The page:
How DBT can Rescue you from Emotional Misery?

How DBT can Rescue you from Emotional Misery?

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Dialectical behavior therapy (DBT) is a comprehensive, evidence-based treatment for borderline personality disorder (BPD). The patient populations for which DBT has the most empirical support include parasuicidal women with a borderline personality disorder (BPD), but there have been promising findings for patients with BPD and substance use disorders (SUDs), persons who meet criteria for a binge-eating disorder, and depressed elderly patients.

What is the goal?

The goal of dialectical behavior therapy is to help you learn to manage your difficult emotions by letting yourself experience, recognize and accept them. As you learn to accept and regulate your emotions, you also become more able to change your harmful behavior and for this, therapists use a balance of acceptance and change techniques.

Five functions of treatment:

DBT is a comprehensive program of treatment consisting of individual therapy, group therapy, and a therapist consultation team. It’s a program of treatment, rather than some treatment conducted by a practitioner in isolation.

Enhancing capabilities.

Within DBT, the assumption is that patients with BPD either lack or need to improve several important life skills, including those that involve

  • Regulating emotions (emotion regulation skills)
  • Paying attention to the experience of the present moment and regulating attention (mindfulness skills)
  • Effectively navigating interpersonal situations (interpersonal effectiveness), and
  • Tolerating distress and surviving crises without making situations worse (distress tolerance skills).

Generalizing capabilities:

If the skills learned in therapy sessions do not transfer to patients’ daily lives, then it would be difficult to say that therapy was successful. As a result, a second critical function of DBT involves generalizing treatment gains to the patient’s natural environment. This function is accomplished in skills training by providing homework assignments to practice skills and troubleshooting regarding how to improve upon skills practice.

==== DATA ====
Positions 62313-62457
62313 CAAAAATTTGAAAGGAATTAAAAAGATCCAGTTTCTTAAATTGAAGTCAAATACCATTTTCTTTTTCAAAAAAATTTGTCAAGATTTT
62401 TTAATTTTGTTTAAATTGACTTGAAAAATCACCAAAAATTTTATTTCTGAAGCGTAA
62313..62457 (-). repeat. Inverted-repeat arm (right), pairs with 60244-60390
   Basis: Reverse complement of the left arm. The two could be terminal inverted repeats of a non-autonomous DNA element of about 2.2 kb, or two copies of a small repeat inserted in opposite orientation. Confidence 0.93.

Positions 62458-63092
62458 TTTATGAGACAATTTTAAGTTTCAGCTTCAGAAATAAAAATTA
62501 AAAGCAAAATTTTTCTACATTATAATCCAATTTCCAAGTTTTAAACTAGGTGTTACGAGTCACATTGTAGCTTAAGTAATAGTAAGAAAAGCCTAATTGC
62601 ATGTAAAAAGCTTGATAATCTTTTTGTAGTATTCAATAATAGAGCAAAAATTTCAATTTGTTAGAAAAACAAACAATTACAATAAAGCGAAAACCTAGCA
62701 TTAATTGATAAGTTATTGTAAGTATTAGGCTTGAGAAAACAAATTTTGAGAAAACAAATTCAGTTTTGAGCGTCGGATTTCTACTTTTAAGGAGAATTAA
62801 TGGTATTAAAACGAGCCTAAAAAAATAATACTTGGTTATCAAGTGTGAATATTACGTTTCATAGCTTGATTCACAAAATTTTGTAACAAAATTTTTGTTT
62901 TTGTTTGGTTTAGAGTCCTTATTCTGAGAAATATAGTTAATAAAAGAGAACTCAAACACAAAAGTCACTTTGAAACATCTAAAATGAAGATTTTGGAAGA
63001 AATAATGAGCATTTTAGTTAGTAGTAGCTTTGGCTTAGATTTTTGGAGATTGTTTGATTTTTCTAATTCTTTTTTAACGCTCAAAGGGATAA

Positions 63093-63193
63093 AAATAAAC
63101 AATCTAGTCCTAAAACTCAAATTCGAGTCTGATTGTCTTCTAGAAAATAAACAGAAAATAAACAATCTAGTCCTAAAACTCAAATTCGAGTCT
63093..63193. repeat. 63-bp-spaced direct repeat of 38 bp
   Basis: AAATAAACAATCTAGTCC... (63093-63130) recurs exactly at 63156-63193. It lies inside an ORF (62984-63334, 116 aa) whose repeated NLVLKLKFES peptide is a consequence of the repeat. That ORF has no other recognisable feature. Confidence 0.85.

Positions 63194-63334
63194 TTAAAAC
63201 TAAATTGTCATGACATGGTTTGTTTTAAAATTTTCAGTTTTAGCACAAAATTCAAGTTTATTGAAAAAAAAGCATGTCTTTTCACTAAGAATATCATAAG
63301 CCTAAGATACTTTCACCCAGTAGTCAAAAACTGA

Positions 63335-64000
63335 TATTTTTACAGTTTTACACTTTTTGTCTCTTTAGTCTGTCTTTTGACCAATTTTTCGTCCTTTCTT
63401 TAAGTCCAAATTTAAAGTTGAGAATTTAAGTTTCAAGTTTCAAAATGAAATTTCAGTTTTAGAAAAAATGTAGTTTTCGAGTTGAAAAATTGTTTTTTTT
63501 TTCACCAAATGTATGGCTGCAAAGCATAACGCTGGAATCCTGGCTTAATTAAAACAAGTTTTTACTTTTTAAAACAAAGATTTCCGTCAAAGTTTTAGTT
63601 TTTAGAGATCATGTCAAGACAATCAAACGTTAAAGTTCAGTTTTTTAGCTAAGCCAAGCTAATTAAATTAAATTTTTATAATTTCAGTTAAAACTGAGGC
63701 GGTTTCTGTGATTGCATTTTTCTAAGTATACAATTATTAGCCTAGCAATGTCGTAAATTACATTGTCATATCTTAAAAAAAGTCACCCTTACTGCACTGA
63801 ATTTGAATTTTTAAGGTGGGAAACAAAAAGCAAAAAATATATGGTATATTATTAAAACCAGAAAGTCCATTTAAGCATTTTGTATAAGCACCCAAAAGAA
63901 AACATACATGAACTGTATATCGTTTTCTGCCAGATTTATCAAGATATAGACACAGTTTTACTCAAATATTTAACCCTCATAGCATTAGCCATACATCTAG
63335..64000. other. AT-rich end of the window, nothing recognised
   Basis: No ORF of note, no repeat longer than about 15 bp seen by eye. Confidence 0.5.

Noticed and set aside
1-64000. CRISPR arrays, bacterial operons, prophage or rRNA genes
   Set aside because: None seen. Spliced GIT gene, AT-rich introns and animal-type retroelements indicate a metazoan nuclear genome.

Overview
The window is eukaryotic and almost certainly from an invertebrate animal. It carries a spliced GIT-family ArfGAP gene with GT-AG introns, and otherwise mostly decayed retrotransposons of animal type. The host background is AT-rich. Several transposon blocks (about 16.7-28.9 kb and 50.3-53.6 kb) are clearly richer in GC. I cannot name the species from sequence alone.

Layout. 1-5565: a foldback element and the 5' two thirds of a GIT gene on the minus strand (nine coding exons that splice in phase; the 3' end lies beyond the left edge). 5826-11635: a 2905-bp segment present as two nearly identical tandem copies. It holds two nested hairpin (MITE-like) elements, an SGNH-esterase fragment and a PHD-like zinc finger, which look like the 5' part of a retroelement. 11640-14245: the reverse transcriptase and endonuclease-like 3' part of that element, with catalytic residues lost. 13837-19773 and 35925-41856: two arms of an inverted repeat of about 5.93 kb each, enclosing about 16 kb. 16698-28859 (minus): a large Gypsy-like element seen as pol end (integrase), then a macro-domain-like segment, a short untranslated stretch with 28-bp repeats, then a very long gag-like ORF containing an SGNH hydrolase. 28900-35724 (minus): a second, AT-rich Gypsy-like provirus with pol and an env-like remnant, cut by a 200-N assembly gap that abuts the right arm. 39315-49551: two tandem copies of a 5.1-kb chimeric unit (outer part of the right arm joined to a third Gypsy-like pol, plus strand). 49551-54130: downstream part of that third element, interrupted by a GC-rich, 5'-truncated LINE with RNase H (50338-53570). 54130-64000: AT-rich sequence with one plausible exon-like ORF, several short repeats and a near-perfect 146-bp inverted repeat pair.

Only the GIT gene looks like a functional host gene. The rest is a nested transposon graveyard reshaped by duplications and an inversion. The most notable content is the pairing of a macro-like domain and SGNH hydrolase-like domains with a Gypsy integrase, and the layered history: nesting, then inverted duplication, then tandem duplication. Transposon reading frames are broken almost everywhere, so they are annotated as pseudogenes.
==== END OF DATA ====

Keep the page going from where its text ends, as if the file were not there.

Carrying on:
Improving motivation and reducing dysfunctional behaviors:

The third function of DBT involves improving patients’ motivation to change and reducing behaviors inconsistent with a life worth living. This function primarily is accomplished in individual therapy. Each week, the therapist has the patient complete a self-monitoring form (called a “diary card”) on which he or she tracks various treatment targets (e.g., self-harm, suicide attempts, emotional misery). The therapist uses this diary card to prioritize session time, giving behaviors that threaten the patient’s life (e.g., suicidal or self-injurious behaviors) highest priority, followed by behaviors that interfere with therapy (e.g., absence, lateness, non-collaborative behavior), and behaviors that interfere with the patient’s quality of life (e.g., severe problems in living, unemployment, or severe problems related to Axis I disorders).

Enhancing and maintaining therapist capabilities and motivation:

Another important function of DBT involves maintaining the motivation and skills of the therapists who treat patients with BPD. Although helping multi-problematic BPD patients can be stimulating and rewarding, these patients also engage in a potent mix of behaviors that can tax the coping resources, competencies, and resolve of their treatment providers (i.e., suicide attempts, repeated suicidal crises, behaviors that interfere with therapy). As a result, one essential ingredient of an effective treatment for BPD patients is a system of providing support, validation, continued training and skill-building, feedback, and encouragement to therapists.

Structuring the environment:

A fourth important function of dialectical behavior therapy involves structuring the environment in a manner that reinforces effective behavior/progress and does not reinforce maladaptive or problematic behavior. Often, this involves structuring the treatment in a manner that most effectively promotes progress. Typically, in DBT, the individual therapist is the primary therapist and is “in charge” of the treatment team. He or she makes sure that all of the elements of effective treatment are in place, and that all of these functions are met.

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